2. The safety latch apparatus of claim 1 wherein the pivotal support for said latch dog is located in said housing toward the side of said rack gear away from the teeth thereon whereby said latch dog, when in engagement with said rack gear, is urged into tighter engagement by a relatively downward force on or movement of said rack gear and is urged out of engagement by a relatively upward movement or force on said rack gear.

3. The safety latch apparatus of claim 1 for use with an automotive hoist having a second piston and second cylinder, said latch apparatus also including:

a second rack gear attached to and movable with the second piston;

a gear housing attached to the second cylinder and encompassing a portion of said second rack gear;

said gear shaft extending through said gear housing and being journaled therein; and,

a second spur gear mounted on said gear shaft in mesh with said second rack gear, whereby said first and second piston are constrained to move in concert.



4. The safety latch apparatus of claim 3 wherein said connecting member is longer than the distance from said latch operating member to said latch dog member when said latch operating member is in the position wherein said latch dog member is in engagement with said rack gear, whereby and upon downward movement of said pistion without intentional disengagement of said latch dog member, partial rotation of said spur gear, gear shaft, and latch operating member occurs, said latch dog member securely engages said rack gear stopping the downward movement before said connecting member moves said latch dog member outwardly to an unlatched position.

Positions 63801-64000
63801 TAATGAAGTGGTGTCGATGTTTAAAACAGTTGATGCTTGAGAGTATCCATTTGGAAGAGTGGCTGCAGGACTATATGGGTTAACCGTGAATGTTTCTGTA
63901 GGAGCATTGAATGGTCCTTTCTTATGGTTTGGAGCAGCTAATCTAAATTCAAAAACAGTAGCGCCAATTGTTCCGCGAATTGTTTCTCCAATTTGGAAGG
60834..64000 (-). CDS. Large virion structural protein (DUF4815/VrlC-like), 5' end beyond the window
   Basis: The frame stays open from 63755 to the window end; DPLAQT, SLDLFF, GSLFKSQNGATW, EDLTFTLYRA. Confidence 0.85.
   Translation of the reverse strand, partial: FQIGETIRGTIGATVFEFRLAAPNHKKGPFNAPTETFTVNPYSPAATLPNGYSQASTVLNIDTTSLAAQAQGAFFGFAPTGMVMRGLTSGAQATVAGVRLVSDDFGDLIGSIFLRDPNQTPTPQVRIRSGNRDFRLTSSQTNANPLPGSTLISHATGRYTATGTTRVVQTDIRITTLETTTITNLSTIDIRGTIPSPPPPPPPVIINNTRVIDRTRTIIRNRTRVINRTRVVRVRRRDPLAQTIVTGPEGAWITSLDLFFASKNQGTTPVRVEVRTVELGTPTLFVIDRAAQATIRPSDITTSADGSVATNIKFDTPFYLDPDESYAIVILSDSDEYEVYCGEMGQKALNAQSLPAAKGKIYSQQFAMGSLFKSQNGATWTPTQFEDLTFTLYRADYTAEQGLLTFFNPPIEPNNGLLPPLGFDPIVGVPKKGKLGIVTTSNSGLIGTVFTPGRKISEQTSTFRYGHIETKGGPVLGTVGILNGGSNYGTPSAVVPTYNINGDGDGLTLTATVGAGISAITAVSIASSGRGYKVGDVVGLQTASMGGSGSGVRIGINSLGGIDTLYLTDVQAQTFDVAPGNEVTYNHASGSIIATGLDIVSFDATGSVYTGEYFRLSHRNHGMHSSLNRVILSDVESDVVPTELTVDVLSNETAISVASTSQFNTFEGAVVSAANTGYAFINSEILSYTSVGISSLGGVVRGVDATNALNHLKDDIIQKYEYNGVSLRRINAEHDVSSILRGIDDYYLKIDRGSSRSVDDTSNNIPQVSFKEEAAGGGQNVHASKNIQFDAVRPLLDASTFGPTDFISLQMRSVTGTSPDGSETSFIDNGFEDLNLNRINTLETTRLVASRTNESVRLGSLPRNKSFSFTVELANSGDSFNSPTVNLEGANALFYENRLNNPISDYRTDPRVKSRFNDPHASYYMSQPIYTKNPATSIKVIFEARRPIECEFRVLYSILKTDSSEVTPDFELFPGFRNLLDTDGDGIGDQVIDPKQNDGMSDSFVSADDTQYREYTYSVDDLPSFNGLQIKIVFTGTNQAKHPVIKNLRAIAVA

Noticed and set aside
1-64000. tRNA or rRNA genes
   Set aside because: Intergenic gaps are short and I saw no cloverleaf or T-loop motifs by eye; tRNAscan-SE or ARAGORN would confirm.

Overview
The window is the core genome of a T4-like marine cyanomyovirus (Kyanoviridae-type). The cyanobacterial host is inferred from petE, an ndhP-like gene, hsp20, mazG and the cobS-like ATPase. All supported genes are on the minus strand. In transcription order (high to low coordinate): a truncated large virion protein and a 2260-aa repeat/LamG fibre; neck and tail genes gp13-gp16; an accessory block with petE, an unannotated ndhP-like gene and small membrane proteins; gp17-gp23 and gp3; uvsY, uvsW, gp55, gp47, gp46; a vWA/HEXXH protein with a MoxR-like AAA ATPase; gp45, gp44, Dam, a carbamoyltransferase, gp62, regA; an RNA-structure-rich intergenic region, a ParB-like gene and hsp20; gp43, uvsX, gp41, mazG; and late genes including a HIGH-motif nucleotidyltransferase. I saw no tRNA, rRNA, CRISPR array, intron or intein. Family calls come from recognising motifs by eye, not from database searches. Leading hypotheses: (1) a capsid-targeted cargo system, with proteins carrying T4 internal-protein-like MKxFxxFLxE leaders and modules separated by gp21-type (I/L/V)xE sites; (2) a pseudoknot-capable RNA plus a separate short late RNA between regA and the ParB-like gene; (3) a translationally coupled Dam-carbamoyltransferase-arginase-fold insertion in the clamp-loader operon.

5. The safety latch apparatus of claim 1 wherein said friction-clutch means also includes:

a pair of friction members mounted for movement with said shaft and disposed on either side of said latch operating member;

said latch operating member being rotatably positioned on said shaft; and,

biasing means on said shaft holding said friction member in frictional engagement with said latch operating member, whereby said latch operating member tends to rotate with said spur gear and shaft, but can be moved independently by overcoming the frictional force exerted by said friction members.



Description:

BACKGROUND OF THE INVENTION

This invention relates generally to improvements in automotive hoists or the like. More specifically, the invention relates to an improved safety latch apparatus for automotive hoists.

Numerous approaches have been taken to design safety latches for automotive hoists or lifts. Three of these are illustrated in U.S. Pat. No. 2,059,059 issued to E. B. Thompson on Oct. 27, 1936, U.S. Pat. No. 2,750,004 issued to J. B. Harrison on June 12, 1956, and U.S. Pat. No. 2,849,084 issued to I. V. K. Hott et al on Aug. 26, 1958.

In addition to the above, it has also been relatively common practice to equip the hoist with a tubular member that is attached to the piston of the hoist and thus rises therewith. The tube telescopes within a cylinder or sleeve that is mounted in the ground. Upon reaching the full upper position of the hoist, a pin is simply inserted through the cylinder and the tube to prevent the telescoping of the tube within the cylinder until the pin is removed.

Another approach to the design of safety latches for hoists has been to provide a tube that is hinged on the piston so that it rises with the piston. Upon reaching the uppermost position of the hoist, the tube is pivoted downwardly engaging the surface of the ground to prevent inadvertent downward movement of the hoist.